Stability did not require the obsessive accumulation of nuclear weapons to the insane levels of the height of the Cold War. But neither does it allow for zero. So what is enough? Global Zero proposes a phased approach. In the first stage (2010-13), the United States and Russia are to come down to 1,000 warheads each. In the second phase (2014-18), they are to cut that number in half, provided lesser players freeze their stockpiles. In the third phase (2019-23), all nuclear weapons will be negotiated down to zero. And in the final stage (2024-30), nuclear warheads will be phased out completely.
These calculations include Israel, which would be left contending with several hundred million Arabs and Iranians absent a nuclear shield. A denuclearized Pakistan would confront more than a billion Indians. Japan and Taiwan—if it still exists as a separate polity—would face China without the nuclear umbrella the United States once extended. In other words, what started out as an almost scholastic question of nuclear numbers would quickly turn into a very practical question of geopolitics. Within a couple of decades, the power map of the world would be completely redrawn, as old-fashioned metrics such as population size, territorial extent, and conventional military strength once again dominated strategic calculations, with dire consequences for the United States and the West as a whole.
Of course, such factors would not matter if nuclear disarmament ushered in perpetual peace. But such a heaven did not exist before nuclear weapons were deployed, so why should it exist once they are removed? The peace that disarmament advocates take for granted has been the product of the very arsenals they want to eliminate. The correlation between nuclear weapons and great-power peace is perfect—65 years, the longest such period in world history. Conversely, with the nuclear threat lifted, conventional war among the great powers might no longer look so terrifying. If the last rung on the escalation ladder is gone, stepping onto the first one might not lead straight to Armageddon.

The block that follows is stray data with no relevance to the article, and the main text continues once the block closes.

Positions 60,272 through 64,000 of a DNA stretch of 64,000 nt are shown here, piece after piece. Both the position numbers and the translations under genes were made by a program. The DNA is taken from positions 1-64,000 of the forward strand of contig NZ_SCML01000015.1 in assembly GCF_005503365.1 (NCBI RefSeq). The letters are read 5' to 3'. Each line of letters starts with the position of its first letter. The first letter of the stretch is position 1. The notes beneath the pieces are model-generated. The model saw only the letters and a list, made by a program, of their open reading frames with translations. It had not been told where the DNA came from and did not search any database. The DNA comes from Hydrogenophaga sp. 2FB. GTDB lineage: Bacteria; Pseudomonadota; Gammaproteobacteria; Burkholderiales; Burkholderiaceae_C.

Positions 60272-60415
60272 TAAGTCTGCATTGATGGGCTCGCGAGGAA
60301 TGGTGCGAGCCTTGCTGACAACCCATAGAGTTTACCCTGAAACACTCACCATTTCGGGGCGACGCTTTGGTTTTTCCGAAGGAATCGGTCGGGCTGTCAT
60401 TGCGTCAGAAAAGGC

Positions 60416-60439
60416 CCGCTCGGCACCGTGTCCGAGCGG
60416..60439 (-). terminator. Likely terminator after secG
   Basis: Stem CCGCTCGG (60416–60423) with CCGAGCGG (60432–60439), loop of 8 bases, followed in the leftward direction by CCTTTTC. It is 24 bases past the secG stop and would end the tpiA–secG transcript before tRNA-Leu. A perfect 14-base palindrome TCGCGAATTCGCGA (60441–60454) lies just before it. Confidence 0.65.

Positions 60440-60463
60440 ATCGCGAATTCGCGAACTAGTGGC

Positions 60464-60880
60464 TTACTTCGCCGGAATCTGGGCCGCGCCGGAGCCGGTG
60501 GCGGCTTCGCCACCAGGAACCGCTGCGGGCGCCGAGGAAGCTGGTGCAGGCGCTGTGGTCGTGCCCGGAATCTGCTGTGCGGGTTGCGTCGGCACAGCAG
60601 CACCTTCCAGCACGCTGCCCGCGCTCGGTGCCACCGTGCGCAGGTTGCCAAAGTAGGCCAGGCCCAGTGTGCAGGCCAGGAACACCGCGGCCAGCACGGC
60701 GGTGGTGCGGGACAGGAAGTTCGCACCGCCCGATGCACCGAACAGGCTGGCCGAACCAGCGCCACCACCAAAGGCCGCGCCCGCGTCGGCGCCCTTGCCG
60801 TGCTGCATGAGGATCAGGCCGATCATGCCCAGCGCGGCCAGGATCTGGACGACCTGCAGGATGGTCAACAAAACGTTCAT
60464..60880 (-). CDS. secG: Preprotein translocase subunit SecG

But surely, it must be possible to safely bring down the number of weapons, given how even today's arsenals still constitute massive global overkill? At first glance, gradualism does seem sensible. But behind the process of disarmament lurks the ugly face of dread. As a state's stocks of nuclear weapons dwindle, its vulnerability to an enemy's disabling first strike rises—along with its fear that such a strike might actually occur. It is easier to destroy ten missiles than one thousand. Small arsenals, in Schelling's words, put a "premium on haste," which undermines crisis stability. The structural incentive to go first, he notes, "is undoubtedly the greatest piece of mischief that can be introduced into military forces, and the greatest source of danger that peace will explode into all out war." By contrast, large and diverse forces reduce the rewards of haste. Hence, there is safety—mutual safety—in numbers.
What about incremental disarmament—a variant of gradualism that the Global Zero co-coordinator Bruce Blair and his colleagues recently described in these pages ("Smaller and Safer," September/October 2010)—which includes confidence-building measures such as lowering the alert status of nuclear forces, removing target coordinates from guidance systems, and separating warheads from launchers? Inserting such circuit breakers, the argument runs, would introduce a salutary delay between crisis and launch, giving negotiations a chance to resolve the crisis short of war.
Making military mobilizations cumbersome, however, is hardly a guarantee of crisis stability. The intersection of great-power rivalries with complex and staged mobilization schedules helped trigger World War I rather than prevent it. High-readiness forces would have kept the "guns of August" from going off. And Israel's lack of military readiness prior to the Yom Kippur War created an opening for an Egyptian attack rather than incentives for a mutual stand-down.
Measures that buy time for a crisis to play out slowly can sharpen the dilemma between lashing out and hanging back. Nervousness can blanket calm; when tensions are high, states will be tempted to raise the alert status of their nuclear forces by reassembling launchers and warheads and retargeting their missiles. Such moves by country A might sober up country B, signaling how high the stakes are for A. But these moves might also increase B's sense of vulnerability, prompting an even higher level of readiness on its end. If the upward spiral continues, either state or both of them might conclude that war has already begun, leaving no choice but preemption or humiliating concession.
Blair and his colleagues argue that such a vicious cycle need not arise. "A lower level of launch readiness" flanked by "much deeper cuts," they write, would make for "uncertainty and incomplete knowledge" and so render policymakers risk averse in a crisis. Uncertainty might well instill caution. But it could just as well breed the opposite. Which nation has ever started a war on the basis of certainty about its own and its enemy's capabilities, actual and potential? Would Germany and Japan have taken on the Soviet Union and the United States if they had known in 1941 what these unready giants would throw back at them from 1942 to 1945? What stops the would-be aggressor is the certainty of unacceptable damage, even if it follows a sudden first strike.